Dueling discharge petitions for Israel aid open for signatures in the House

House Democrats and a bipartisan group led by Rep. Brian Fitzpatrick are seeking to sidestep House Republican leadership to bring an Israel and Ukraine aid bill to a House vote

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Rep. Brian Fitzpatrick (R-PA) speaks to reporters outside of the U.S. Capitol Building on September 29, 2023 in Washington, DC.

Parallel discharge petitions filed by House Democrats and a bipartisan group led by Rep. Brian Fitzpatrick (R-PA) — each seeking a House vote on an Israel and Ukraine aid package in defiance of House Republican leadership — opened for signatures on Tuesday.

The discharge petitions are one of the few pathways that lawmakers can move bills — in this case, the Senate’s bipartisan foreign aid bill or a new aid bill proposal led by Fitzpatrick and others — to the House floor without the support of Republican leadership. Either proposal would require bipartisan support for success, needing the signatures of a majority of House members.

The Democratic petition, led by Rep. Jim McGovern (D-MA) had garnered 169 signatures, all Democrats, as of Tuesday evening. 

Either petition will need at least some Republican signatories to succeed. Some House progressives, such as Rep. Pramila Jayapal (D-WA), an Israel critic who chairs the Progressive Caucus, won’t support a bill with aid to Israel, according to Axios.

Moderate Republicans are, so far, putting their support behind Fitzpatrick’s petition. 

As of Tuesday evening, it had 12 signatures, six Republicans and six Democrats: Reps. Fitzpatrick, Mike Lawler (R-NY), Jared Golden (D-ME), Don Bacon (R-NE), Nick LaLota (R-NY), Anthony D’Esposito (R-NY), Joe Wilson (R-SC), Ed Case (D-HI), Don Davis (D-NC), Josh Gottheimer (D-NJ), Marie Gluesenkamp Perez (D-WA) and Jim Costa (D-CA).

All of the Democratic signatories, except Golden, have also signed the Democratic discharge petition.

Fitzpatrick is reportedly still amending some details of his proposed package, which initially includes less aid for Israel than the Senate-passed bill, no humanitarian aid and no funding for the Nonprofit Security Grant Program.

Fitzpatrick is reportedly considering adding humanitarian aid for Gaza, a must-have for Democrats, and applying “lend-lease” language to the aid for Israel and other allies, which would ask them to return or repay the U.S. for the aid in the long term, according to Punchbowl News.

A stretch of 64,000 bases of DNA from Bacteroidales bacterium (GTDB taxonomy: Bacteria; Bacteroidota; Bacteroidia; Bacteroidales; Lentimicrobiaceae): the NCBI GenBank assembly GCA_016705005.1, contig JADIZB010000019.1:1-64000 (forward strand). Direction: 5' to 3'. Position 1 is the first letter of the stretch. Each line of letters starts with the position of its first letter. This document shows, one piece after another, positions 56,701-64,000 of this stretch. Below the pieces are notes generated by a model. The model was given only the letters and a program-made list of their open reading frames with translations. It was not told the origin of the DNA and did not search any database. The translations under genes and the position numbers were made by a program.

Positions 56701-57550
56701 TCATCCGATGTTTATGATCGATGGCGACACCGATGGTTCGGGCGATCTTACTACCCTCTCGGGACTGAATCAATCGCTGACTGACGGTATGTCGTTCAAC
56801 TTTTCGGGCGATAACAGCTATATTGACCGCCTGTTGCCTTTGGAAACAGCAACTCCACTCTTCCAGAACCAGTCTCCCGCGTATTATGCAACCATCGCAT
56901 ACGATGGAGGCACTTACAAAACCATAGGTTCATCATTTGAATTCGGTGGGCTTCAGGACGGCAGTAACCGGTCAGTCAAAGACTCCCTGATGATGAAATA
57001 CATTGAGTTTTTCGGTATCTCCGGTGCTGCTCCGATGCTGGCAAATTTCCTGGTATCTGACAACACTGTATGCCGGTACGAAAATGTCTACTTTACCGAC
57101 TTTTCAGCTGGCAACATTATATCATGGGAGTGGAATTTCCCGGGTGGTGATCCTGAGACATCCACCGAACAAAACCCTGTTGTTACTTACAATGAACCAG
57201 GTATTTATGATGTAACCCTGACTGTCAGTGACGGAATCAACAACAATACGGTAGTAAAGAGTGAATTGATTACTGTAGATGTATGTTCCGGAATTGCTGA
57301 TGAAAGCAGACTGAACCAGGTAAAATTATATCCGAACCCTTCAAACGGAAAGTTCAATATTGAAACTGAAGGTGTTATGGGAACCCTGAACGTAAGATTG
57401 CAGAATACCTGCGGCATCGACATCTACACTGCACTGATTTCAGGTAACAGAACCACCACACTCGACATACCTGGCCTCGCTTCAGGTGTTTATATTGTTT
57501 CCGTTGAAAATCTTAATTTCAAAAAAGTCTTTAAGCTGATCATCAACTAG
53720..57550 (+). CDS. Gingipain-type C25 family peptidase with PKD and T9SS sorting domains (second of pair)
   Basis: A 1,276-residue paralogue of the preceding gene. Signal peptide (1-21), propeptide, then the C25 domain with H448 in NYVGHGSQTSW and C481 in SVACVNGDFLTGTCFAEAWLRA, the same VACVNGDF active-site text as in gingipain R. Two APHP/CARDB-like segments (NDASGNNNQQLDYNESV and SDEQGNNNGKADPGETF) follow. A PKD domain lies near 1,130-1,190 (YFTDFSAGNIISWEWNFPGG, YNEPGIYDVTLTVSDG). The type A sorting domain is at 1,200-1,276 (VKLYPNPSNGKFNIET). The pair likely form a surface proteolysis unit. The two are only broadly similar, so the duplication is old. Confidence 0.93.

Some Senate Republicans — facing pressure from former President Donald Trump — had made a last-minute demand to convert U.S. aid into a loan as the Senate was working on its version of the bill, and that change could help pick up some additional GOP votes. But other GOP Ukraine hawks want to limit lease programs to humanitarian and budget aid for Ukraine.

Another skeptic of the lease approach is Senate Minority Leader Mitch McConnell (R-KY), who called for the House to bring up the Senate-passed supplemental bill.

“The only way to get relief to the Ukrainians and the Israelis quickly is for them to figure out how to pass the Senate bill,” McConnell said at a Tuesday press conference. “Anything that’s changed and sent back here… even the simplest thing can take a week in the Senate. We don’t have time for all of this. We’ve got a bill that got 70 votes in the Senate. Give members of the House of Representatives an opportunity to vote on it. That’s the solution.”

McConnnell’s comments are particularly noteworthy given that he’s generally reticent to make public recommendations on strategy to House leadership.

House Republicans chairing key national security committees are also reportedly working on a third version of the bill, for introduction after the government funding deadline near the end of the month. House Speaker Mike Johnson (R-LA) has not guaranteed a vote on that bill either.

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